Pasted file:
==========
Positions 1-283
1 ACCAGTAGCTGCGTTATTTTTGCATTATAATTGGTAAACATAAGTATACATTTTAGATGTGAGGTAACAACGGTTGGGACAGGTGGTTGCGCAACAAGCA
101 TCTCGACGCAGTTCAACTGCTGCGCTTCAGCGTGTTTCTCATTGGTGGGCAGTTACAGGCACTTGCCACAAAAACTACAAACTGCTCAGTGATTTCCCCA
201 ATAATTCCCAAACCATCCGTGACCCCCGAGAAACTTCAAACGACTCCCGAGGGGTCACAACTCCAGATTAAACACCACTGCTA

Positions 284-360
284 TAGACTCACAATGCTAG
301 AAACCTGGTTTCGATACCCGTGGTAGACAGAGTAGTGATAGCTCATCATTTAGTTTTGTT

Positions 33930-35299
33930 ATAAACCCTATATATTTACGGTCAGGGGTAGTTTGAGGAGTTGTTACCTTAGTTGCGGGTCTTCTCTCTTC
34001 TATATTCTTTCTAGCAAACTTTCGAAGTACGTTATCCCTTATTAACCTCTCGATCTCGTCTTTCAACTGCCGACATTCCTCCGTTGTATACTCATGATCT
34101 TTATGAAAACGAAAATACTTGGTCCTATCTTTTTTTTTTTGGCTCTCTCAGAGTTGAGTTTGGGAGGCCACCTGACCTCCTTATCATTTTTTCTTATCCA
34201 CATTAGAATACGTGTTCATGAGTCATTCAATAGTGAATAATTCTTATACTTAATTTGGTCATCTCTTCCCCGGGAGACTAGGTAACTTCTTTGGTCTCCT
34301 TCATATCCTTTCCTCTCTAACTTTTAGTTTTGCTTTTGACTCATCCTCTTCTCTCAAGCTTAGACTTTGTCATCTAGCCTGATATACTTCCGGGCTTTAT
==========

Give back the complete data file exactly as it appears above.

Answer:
Positions 1-283
1 ACCAGTAGCTGCGTTATTTTTGCATTATAATTGGTAAACATAAGTATACATTTTAGATGTGAGGTAACAACGGTTGGGACAGGTGGTTGCGCAACAAGCA
101 TCTCGACGCAGTTCAACTGCTGCGCTTCAGCGTGTTTCTCATTGGTGGGCAGTTACAGGCACTTGCCACAAAAACTACAAACTGCTCAGTGATTTCCCCA
201 ATAATTCCCAAACCATCCGTGACCCCCGAGAAACTTCAAACGACTCCCGAGGGGTCACAACTCCAGATTAAACACCACTGCTA

Positions 284-360
284 TAGACTCACAATGCTAG
301 AAACCTGGTTTCGATACCCGTGGTAGACAGAGTAGTGATAGCTCATCATTTAGTTTTGTT

Positions 33930-35299
33930 ATAAACCCTATATATTTACGGTCAGGGGTAGTTTGAGGAGTTGTTACCTTAGTTGCGGGTCTTCTCTCTTC
34001 TATATTCTTTCTAGCAAACTTTCGAAGTACGTTATCCCTTATTAACCTCTCGATCTCGTCTTTCAACTGCCGACATTCCTCCGTTGTATACTCATGATCT
34101 TTATGAAAACGAAAATACTTGGTCCTATCTTTTTTTTTTTGGCTCTCTCAGAGTTGAGTTTGGGAGGCCACCTGACCTCCTTATCATTTTTTCTTATCCA
34201 CATTAGAATACGTGTTCATGAGTCATTCAATAGTGAATAATTCTTATACTTAATTTGGTCATCTCTTCCCCGGGAGACTAGGTAACTTCTTTGGTCTCCT
34301 TCATATCCTTTCCTCTCTAACTTTTAGTTTTGCTTTTGACTCATCCTCTTCTCTCAAGCTTAGACTTTGTCATCTAGCCTGATATACTTCCGGGCTTTAT